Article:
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Jeff Humphress and other musicians using Facebook to continue performing live shows

It’s 15 minutes before showtime Wednesday evening and local musician Jeff Humphress is making final adjustments to his stage setup.

Behind him, bottles of The Whistler brand whiskey are set up on the bar and the voices of customers waiting for the show can be heard mingling.

However, it’s not what you think. The stage is a converted room of the Humphress family home, the bar takes up just one corner of the small room and the voices are a track he downloaded from the internet.

Most importantly, however Humphress’ immediate audience is a single cellphone facing him just a few feet away. Humphress is preparing for a Facebook live show, an alternative way musicians are using in order to continue providing entertainment during the COVID-19 pandemic.

“It’s really cool,” Humphress said. “I get a lot more song requests and I get to speak freely. Usually, I have to wait until the end of the show. It’s a lot of positive stuff.”

Humphress has had a lifelong love of music beginning at an early age with heavy influence from his dad Pat Humphress, who introduced Jeff to many of the usual influences.

“I’ve been performing since 13,” Humphress said. “Dad got me started playing drums and guitar at 3-4 years old. There’s an audio tape somewhere on Christmas when I was four years old of me trying to play to Elvis Costello stuff he put on.”

Humphress continued playing music, joining bands and finding some local success playing in the Wichita, Kansas, area. Some of those bands found radio airplay and notoriety.

However, in 2005, Humphress, his wife, Kellie, and his family moved to Austin, so he stepped away from music for a bit.

“Since then I kind of tended to focus on family life,” he said, but as time moved on Humphress started playing again, this time as a solo act. “I’m just going to do this thing by myself and see what happens.”

What happened was a chance to play music in a setting that brought people closer to the music.

“It’s way more intimate,” Humphress explained. “I can either be background noise at a club or brewery or fully interactive and people are up dancing. It really depends on the venue. It lets me do my own thing.”

That was about a year and half ago and not long after, he started using the Facebook Live format, before COVID-19 started to interrupt life as we knew it.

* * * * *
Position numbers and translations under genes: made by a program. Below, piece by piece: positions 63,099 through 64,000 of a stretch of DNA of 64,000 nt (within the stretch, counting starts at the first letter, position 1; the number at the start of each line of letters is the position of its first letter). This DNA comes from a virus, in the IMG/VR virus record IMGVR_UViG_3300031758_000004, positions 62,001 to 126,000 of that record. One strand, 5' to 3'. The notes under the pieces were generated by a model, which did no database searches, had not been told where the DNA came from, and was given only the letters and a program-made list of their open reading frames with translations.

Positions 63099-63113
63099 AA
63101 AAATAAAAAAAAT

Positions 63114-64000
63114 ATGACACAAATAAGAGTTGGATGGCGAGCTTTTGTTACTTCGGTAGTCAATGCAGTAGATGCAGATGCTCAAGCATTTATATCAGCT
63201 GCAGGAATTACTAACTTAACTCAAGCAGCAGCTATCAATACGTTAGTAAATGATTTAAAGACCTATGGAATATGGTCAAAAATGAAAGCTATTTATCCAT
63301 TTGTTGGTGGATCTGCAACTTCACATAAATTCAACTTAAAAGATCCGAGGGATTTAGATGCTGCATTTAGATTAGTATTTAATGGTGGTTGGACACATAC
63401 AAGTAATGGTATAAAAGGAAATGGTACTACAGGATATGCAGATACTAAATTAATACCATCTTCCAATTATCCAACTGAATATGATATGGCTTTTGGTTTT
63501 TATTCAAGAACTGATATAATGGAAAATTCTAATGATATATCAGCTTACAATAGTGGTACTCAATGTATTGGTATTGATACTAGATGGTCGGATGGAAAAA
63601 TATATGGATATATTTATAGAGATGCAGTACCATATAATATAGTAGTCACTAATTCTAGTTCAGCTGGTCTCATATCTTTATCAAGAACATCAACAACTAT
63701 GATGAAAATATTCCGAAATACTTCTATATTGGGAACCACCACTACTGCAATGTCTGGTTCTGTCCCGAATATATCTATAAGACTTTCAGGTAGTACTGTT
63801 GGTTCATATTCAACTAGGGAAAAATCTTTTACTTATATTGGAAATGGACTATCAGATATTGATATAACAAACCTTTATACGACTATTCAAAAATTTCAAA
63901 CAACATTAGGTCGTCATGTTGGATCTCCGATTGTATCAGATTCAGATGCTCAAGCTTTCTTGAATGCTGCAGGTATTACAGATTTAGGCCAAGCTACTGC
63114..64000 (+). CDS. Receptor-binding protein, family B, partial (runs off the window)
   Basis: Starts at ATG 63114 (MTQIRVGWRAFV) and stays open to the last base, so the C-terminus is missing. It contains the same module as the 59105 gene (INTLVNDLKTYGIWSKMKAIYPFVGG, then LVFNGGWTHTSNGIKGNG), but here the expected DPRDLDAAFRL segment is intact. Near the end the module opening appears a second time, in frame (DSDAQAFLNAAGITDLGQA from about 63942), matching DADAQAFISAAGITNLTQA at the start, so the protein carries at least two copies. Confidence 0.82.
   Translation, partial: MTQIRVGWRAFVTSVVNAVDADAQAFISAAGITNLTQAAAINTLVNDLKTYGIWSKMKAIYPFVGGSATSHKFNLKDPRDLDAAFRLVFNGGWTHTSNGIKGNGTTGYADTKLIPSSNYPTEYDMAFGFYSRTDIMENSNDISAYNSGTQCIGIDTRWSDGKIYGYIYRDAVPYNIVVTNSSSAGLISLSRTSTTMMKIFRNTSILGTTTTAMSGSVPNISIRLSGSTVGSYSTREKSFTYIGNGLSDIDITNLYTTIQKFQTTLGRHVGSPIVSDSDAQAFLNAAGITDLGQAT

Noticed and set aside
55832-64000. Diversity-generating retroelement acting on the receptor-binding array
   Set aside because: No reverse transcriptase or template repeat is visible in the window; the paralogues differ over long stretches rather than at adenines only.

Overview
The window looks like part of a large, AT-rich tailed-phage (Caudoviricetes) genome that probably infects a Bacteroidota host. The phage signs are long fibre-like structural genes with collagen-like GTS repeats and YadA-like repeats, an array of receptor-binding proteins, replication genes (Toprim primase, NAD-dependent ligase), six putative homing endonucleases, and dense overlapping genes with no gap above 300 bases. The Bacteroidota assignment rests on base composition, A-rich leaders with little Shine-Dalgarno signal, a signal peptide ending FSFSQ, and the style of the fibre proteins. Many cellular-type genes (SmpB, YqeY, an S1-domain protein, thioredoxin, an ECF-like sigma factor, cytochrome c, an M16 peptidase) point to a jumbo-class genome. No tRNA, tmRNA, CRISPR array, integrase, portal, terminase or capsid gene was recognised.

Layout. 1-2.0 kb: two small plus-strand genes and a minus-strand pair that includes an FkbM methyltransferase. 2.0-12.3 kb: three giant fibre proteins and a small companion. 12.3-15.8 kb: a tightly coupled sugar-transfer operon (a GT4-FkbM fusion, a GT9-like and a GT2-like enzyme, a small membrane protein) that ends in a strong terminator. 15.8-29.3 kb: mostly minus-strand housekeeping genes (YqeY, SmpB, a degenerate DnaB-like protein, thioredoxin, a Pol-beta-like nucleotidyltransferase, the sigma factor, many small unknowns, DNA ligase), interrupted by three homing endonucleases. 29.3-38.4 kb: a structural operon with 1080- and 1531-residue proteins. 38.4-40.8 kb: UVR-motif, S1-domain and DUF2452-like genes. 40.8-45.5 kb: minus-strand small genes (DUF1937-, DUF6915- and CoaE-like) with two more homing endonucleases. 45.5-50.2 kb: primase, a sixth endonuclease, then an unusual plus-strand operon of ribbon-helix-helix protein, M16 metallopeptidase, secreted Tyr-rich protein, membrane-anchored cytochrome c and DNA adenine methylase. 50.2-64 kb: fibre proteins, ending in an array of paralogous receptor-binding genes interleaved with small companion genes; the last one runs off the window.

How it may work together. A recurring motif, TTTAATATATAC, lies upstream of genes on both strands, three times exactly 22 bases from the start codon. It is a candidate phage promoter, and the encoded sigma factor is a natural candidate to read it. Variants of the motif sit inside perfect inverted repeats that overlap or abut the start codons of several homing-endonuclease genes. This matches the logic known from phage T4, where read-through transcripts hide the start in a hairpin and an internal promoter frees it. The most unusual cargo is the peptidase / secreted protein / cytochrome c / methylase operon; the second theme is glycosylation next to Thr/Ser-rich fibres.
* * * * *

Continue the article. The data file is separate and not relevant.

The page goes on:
“I love that there’s a lot more interaction and a lot less equipment,” Humphress said.

It also gave him more flexibility when it came to still being able to perform. In his mind, it was only a matter of time when it would become more of a regular thing.

“As soon as they started closing bars I figured it would be,” he said. “My main concern is as long as those businesses are doing fine, I’m happy.”

Humphress would play every so often, but has now started to become more formal in his scheduling of times.

While not the experience of being at a live performance in person, Humphress said that he has been getting good response from the public, who either watch his show live or watch the recorded versions later.

In some ways it’s gotten him a further reach.

“I’m averaging around 2,000 views a show,” Humphress said. “I had somebody from the Philippines watching (Wednesday) night. One cool thing about doing this is I’m able to be in a lot of places I normally couldn’t be like Ireland and the Philippines.”

Humphress is especially finding success when his wife, Kellie, takes part.

“She’ll do a handful of songs with me and the people go crazy,” he said. “They love it. She’s amazing at it, but she won’t do it. It drives me nuts. People will ask ‘when’s Kelly singing?’”

Humphress isn’t the only artist taking part in the Facebook trend. Local musicians Rick McAlister and Jeff Reinartz make use of it. Todd Jamison, an artist in the Twin Cities Humphress knows, has also made the virtual rounds.

And as part of the trend, artists are helping each other and promoting their shows on their own Facebook pages.

“Absolutely and if you go on Facebook now you’ll see non-stop artists doing this,” Humphress said. “So many are doing it and it’s like, man this is crazy. It’s been a weird blessing in disguise.”

The opportunity has given people who wouldn’t ordinarily see his live shows a chance to listen to his music.

“My grandma has never seen me perform and she was able to see me,” Humphress said. “Mom lives in Arizona and she watches my shows.”

It’s even gotten him some attention overseas in the form of the whiskey distiller The Whistler, who will sponsor his show at 7:30 p.m. on May 2.

Rich in his Irish heritage, the chance to connect with Ireland has really been special for Humphress.

“Especially being Ireland, it’s a huge honor,” he said. “It’s kind of a dream come true. Kind of a bucket list item.”

The COVID-19 situation is a serious issue for everybody, but in the wake of this Humphress has found an appreciation for those people that take the time to listen.

“I want people to know how thankful I am that people tune in,” Humphress said. “I was telling Kellie, these people can be doing anything else but they’re sitting in their living room watching me.”

Upcoming online shows and where to find them.

•Humphress Music, 7:30 p.m., May 2. Host: Humphress Music,

•Jeff Reinartz Acoustic Lockdown Wind Down, Take Two: 6:30 p.m., Sunday. Host: Jeff Reinartz Music,


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